Sea, Salts and Sail in Mousehole

In the fishing village of Mousehole in West Cornwall which falls understandably within the Cornish area of outstanding natural beauty (AONB) zone, a maritime festival takes place every two years from which I have culled the title for this post. A photographer called Paul Massey (poor thing shares his name with an English criminal gunned down in 2015) describes it as an incomparable experience. He notes: ‘To watch as the harbour slowly fills with wooden boats is almost akin to time travel. It reminds me of the old sepia postcards showing the Mousehole fleet of fishing luggers lying abreast, hauling canvas and pulling on cordage. The sights, sounds, and smells all mingling to evoke a very different and romantic era. It is a photographer’s dream. When the boats leave to race in the Bay, with St Michael’s Mount in the near distance, it sends a shock of excitement through even the most hardened land lubber.’

As we entered the village I wondered if foxes strutted about its narrow streets. One of the house owners is supposed to have sighted a fox cub family and named her cottage accordingly. Cottages built with local granite huddled around the alleys. Flowery gardens and rustic garden sheds popped up alongside, and to my delight, pasty shops and galleries too. One of the shops sold candles which promised to make your room smell of the sea. Then came the part of looking at the price tag which succeeded in making the whiff a shade less potent.

Families sunned themselves on the beach and children went about their serious tasks of building sand castles while girls with pigtails were told off by their fathers in a serious grown-up voice about something or the other – no baby talk here. The village seemed to be protected from the onslaught of the sea by two sturdy breakwaters that popped up on the harbour as a clutch of boats floated upon shallow waters that gleamed in jewel tones of turquoise.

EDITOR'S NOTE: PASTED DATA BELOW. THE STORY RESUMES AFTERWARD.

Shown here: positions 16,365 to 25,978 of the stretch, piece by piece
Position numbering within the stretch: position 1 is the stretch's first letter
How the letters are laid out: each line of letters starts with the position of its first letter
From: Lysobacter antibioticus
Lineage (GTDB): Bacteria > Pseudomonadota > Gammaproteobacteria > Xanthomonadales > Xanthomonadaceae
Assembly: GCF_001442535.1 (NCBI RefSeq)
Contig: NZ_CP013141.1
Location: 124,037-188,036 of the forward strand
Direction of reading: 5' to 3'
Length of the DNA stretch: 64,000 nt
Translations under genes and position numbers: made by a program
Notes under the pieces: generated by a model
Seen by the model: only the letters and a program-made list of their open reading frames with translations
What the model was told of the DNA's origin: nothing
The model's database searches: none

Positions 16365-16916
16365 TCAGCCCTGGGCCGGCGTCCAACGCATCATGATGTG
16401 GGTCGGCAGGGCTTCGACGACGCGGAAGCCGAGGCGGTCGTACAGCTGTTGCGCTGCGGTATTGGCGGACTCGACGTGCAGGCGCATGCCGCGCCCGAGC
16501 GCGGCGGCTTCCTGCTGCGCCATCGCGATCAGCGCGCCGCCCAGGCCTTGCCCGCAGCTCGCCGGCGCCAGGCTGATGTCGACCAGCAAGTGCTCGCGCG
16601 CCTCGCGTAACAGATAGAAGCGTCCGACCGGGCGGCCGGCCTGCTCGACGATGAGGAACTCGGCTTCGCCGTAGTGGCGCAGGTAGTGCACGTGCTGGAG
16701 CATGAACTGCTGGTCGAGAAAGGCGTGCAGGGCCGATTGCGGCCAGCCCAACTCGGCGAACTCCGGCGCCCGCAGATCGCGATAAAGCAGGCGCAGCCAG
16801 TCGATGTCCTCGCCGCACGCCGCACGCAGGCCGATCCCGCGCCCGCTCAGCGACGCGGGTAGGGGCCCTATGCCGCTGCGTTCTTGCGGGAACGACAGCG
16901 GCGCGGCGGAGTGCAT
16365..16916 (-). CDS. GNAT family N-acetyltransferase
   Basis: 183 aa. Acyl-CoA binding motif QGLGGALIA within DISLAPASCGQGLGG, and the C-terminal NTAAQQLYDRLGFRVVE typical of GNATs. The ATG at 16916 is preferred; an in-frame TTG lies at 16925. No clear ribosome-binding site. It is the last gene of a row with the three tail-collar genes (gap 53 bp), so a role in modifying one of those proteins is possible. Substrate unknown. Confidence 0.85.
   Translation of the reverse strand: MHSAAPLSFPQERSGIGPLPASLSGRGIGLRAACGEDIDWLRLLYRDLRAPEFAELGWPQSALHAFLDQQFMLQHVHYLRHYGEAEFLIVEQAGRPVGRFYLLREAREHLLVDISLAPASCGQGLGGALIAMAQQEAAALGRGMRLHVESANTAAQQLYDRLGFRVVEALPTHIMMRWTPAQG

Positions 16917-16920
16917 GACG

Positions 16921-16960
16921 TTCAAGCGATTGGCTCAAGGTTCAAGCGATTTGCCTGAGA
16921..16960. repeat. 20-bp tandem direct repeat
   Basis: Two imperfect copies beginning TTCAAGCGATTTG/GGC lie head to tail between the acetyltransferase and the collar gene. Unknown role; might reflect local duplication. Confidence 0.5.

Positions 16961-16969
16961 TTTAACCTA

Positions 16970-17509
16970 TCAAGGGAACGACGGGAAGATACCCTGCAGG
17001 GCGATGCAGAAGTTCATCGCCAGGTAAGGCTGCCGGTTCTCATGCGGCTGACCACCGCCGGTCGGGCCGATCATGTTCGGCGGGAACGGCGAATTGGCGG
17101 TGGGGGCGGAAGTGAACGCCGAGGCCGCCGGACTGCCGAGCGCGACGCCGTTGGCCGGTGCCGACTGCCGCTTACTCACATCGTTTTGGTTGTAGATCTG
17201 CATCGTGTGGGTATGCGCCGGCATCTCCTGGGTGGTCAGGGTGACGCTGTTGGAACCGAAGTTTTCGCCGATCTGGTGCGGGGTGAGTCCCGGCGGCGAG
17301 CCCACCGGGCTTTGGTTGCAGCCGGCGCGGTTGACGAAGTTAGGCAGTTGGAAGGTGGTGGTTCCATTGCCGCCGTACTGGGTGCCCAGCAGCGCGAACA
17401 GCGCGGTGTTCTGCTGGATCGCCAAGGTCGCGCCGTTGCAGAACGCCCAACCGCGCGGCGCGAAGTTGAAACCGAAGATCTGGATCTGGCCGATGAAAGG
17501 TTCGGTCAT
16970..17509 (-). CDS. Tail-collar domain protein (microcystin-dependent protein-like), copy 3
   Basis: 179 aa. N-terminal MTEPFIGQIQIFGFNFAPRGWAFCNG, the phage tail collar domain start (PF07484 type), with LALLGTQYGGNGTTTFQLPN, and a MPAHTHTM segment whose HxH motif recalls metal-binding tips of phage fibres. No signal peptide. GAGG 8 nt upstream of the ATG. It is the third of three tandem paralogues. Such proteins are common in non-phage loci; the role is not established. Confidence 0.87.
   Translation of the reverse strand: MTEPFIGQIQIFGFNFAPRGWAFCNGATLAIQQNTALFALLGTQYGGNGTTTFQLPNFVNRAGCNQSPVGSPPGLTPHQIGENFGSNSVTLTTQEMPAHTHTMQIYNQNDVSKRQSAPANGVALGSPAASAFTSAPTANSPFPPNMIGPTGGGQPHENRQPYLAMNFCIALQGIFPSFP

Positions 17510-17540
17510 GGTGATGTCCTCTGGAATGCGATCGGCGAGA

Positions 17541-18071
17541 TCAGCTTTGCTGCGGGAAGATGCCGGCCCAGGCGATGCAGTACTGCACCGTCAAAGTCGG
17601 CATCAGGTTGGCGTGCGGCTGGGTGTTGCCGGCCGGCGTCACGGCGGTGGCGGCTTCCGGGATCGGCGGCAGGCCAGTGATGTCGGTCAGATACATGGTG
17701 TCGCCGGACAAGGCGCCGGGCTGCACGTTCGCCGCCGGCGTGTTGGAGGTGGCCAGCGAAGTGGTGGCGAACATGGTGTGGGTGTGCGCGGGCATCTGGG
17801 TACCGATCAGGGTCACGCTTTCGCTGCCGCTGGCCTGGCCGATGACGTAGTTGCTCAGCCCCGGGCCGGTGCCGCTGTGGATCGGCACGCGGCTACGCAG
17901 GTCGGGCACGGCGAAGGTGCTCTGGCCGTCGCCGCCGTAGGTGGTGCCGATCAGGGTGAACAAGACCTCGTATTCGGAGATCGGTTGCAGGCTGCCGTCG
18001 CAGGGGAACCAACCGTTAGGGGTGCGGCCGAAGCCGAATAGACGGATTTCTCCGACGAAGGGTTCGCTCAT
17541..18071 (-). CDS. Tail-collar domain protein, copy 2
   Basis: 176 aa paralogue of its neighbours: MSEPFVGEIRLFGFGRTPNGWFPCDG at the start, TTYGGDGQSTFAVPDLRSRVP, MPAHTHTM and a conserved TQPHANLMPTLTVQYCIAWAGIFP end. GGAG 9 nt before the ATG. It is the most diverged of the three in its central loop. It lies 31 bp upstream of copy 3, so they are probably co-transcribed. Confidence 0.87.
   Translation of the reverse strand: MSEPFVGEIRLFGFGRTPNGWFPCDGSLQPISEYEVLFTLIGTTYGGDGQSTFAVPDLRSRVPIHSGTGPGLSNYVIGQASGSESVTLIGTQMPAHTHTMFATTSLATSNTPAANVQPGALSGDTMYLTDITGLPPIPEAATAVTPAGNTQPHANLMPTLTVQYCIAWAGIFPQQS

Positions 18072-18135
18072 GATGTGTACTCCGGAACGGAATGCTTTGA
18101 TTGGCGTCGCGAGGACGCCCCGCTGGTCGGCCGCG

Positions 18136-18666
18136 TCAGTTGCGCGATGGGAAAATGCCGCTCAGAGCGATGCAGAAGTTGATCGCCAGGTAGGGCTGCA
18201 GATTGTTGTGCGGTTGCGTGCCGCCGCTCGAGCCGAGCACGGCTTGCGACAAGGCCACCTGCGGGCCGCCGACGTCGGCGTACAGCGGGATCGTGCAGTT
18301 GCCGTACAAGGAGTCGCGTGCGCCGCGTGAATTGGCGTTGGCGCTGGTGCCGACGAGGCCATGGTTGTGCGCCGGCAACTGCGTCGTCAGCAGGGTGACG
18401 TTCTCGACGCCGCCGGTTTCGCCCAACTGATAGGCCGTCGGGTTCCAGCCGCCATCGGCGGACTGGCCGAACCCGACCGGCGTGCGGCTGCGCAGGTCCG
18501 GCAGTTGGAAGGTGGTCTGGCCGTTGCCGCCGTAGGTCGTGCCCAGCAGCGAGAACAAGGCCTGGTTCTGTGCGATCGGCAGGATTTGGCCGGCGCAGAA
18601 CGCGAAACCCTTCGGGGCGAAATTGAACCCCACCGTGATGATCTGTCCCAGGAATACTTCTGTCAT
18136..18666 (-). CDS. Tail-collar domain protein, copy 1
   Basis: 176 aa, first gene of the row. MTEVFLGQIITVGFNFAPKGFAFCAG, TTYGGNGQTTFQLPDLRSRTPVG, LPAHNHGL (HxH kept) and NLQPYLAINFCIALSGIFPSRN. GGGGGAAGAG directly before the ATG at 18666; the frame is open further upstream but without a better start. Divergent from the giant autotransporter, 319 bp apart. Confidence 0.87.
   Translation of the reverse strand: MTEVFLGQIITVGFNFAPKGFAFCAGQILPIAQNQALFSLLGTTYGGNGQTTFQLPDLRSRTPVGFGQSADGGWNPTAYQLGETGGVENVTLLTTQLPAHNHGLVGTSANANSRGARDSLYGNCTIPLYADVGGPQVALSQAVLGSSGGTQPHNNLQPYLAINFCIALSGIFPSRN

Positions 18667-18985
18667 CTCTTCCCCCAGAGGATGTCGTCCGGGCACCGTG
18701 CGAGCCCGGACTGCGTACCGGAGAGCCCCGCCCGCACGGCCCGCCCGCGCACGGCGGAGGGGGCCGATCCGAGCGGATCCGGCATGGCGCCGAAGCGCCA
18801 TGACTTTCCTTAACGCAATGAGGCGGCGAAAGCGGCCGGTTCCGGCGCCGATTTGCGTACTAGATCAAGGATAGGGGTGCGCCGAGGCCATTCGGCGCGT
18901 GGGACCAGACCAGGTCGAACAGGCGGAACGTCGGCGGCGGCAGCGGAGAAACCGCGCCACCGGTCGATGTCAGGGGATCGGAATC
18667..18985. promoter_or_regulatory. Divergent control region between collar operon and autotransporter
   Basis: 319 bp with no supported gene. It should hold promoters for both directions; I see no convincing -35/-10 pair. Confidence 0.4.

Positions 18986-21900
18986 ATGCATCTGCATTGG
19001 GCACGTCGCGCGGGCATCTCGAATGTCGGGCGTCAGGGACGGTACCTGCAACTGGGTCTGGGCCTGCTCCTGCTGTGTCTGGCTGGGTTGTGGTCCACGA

Mousehole – pronounced ‘Mowzel’ please – with the distinct lack of crowds made us feel like it was our personal romping grounds. Did the poet Dylan Thomas comment therefore that it was the loveliest English village? I am sure the Cornish might have had a thing or two to say about being called English.

But do not be fooled by its present unassuming self. Mousehole was once a port of distinction along with nearby Marazion. This was until the 16th century when a marauding band of 400 Spanish men razed the village to the ground – the backdrop to this was the Anglo-Spanish war of 1585-1604. Only one house remained standing and that was the pub, the former Keigwin Arms, which remains but is no longer a pub. On it is a plaque that informs you that ‘Squire Jenkyn Keigwin was killed here 23rd July 1595 defending this house against the Spaniards.’

Now if you are into Stargazy Pie, that Cornish dish which has seven fish heads poking their heads out of the crust to say hello to the eater, this is its birthplace. Every year on December 23, an enormous Stargazy Pie is baked to honour the memory of a local resident, Tom Bawcock, who braved the stormy seas and rescued the village from famine by returning with a haul of seven kinds of fish. Below you shall find examples of its charm.

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Breakwater security

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Looks like we have a Daphne du Maurier fan in the house
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Mr. Personality
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Whitewashed cottages of Mousehole. I have a decided weakness for the colour scheme.

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Lichen-coated harbour of Mousehole

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Gulls ponder upon the unfairness of life as people with pasties pass by